Dim g As Graphics = Me.CreateGraphics()
        'Create PointF, SizeF, and RectangleF objects
        Dim pt As New PointF(30.8F, 20.7F)
        Dim sz As New SizeF(60.0F, 40.0F)
        Dim rect2 As New RectangleF(40.2F, 40.6F, 100.5F, 100.0F)
        Dim rect1 As New RectangleF(pt, sz)
        Dim rect3 As Rectangle = Rectangle.Ceiling(rect1)
        Dim rect4 As Rectangle = Rectangle.Truncate(rect1)
        Dim rect5 As Rectangle = Rectangle.Round(rect2)
        'Draw rectangles
        g.DrawRectangle(Pens.Black, rect3)
        g.DrawRectangle(Pens.Red, rect5)
        'Insert rectangles
        Dim isectRect As Rectangle = Rectangle.Intersect(rect3, rect5)
        'Fill new rectangle
        g.FillRectangle(New SolidBrush(Color.Blue), isectRect)
        'Create a Size object
        Dim inflateSize As New Size(0, 40)
        ' Inflate rectangle
        isectRect.Inflate(inflateSize)
        'Draw new rectangle
        g.DrawRectangle(Pens.Blue, isectRect)
        'Set Rectangle properties
        rect4 = Rectangle.Empty
        rect4.Location = New Point(50, 50)
        rect4.X = 30
        rect4.Y = 40
        'Union two rectangles
        Dim unionRect As Rectangle = Rectangle.Union(rect4, rect5)
        'Draw new rectangle
        g.DrawRectangle(Pens.Green, unionRect)
        'Dispose of the Graphics object
        g.Dispose()

Figure 2.14 shows the output from listing 2.10

The Size and SizeF Structures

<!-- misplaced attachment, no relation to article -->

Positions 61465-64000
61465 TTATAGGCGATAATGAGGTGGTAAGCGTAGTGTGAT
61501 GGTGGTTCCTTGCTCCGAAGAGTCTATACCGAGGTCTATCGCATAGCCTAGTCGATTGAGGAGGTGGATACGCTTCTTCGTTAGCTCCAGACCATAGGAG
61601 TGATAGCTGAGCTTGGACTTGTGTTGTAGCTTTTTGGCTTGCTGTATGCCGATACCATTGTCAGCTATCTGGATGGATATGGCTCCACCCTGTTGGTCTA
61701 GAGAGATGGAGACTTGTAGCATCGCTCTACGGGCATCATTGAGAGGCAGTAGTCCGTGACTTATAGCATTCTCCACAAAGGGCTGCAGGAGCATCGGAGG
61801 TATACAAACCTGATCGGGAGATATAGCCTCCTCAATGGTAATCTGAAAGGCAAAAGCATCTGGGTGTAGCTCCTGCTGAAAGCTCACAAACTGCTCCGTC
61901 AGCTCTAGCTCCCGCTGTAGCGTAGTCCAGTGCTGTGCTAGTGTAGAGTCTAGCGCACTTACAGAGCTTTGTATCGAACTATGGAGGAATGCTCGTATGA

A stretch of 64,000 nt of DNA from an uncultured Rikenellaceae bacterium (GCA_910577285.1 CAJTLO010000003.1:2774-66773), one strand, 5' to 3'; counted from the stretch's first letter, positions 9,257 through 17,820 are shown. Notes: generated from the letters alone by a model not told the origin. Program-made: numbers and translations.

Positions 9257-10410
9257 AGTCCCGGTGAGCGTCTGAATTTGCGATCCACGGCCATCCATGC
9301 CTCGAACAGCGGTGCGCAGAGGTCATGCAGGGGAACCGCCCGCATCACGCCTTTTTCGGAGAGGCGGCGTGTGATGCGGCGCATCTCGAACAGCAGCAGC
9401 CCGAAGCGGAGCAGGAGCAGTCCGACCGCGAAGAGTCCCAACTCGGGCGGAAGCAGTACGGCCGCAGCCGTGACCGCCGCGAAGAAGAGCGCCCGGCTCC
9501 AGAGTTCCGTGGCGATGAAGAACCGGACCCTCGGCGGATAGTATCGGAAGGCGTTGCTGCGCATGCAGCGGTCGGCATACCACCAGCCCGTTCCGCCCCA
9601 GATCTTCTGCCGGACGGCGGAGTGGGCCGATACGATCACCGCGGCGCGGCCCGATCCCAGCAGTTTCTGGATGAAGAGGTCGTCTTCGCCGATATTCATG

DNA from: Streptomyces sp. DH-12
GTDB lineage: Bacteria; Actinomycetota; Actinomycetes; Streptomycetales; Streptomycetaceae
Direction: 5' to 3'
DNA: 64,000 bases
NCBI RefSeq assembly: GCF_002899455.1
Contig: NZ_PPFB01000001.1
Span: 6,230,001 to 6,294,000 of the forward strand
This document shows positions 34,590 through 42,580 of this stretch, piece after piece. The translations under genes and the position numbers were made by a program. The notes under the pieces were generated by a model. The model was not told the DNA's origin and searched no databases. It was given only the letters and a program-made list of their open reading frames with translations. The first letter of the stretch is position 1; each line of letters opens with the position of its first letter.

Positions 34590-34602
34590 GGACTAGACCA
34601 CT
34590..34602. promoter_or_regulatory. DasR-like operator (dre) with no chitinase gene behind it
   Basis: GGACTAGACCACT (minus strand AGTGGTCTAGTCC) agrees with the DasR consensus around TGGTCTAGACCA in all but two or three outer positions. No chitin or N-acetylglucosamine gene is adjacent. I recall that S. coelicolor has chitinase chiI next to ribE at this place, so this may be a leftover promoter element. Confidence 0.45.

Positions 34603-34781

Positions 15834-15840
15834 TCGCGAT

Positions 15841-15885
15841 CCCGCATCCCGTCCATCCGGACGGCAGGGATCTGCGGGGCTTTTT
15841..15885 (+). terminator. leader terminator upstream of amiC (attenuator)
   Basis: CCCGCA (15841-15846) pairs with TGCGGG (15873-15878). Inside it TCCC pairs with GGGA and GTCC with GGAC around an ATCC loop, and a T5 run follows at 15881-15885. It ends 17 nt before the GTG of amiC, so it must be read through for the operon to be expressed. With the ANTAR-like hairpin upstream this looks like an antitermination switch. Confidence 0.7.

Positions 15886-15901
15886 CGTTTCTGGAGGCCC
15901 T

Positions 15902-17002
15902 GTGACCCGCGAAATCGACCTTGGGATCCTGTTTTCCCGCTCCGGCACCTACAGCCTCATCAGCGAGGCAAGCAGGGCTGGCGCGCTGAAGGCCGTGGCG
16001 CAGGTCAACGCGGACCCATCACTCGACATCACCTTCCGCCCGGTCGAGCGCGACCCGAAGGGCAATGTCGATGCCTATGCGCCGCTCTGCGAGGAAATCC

The Size and SizeF structures represent the size of a rectangle area. Like Point/PointF and Rectangle/RectangleF, Size and SizeF also each have an Empty static field, which creates a Size object with zero height and zero width. The only difference between Size and SizeF is that Size uses integer values and SizeF uses floating point values.

You can create Size and SizeF objects by passing the width and height of the Point and PointF objects as constructor arguments, respectively. Listing 2.11 shows different ways to create Size and SizeF objects.

gdi5.jpg
FIGURE 2.14: Using the Round, Truncate, Union, Inflate, Ceiling, and Intersect methods of Rectangle.

LISTING 2.11 Creating Size and SizeF objects

        Dim pt1 As New Point(20, 40)
        Dim pt2 As New PointF(50.0F, 80.0F)
        Dim sz1 As New Size(pt1)
        Dim sz2 As New SizeF(pt2)
        Dim sz3 As New Size(100, 150)
        Dim sz4 As New SizeF(12.5F, 87.6F)


The Height and Width properties represent the height and width respectively, of the area represented by the Size and SizeF structures. The IsEmpty property return true if Size has zero height and zero width; otherwise it returns false.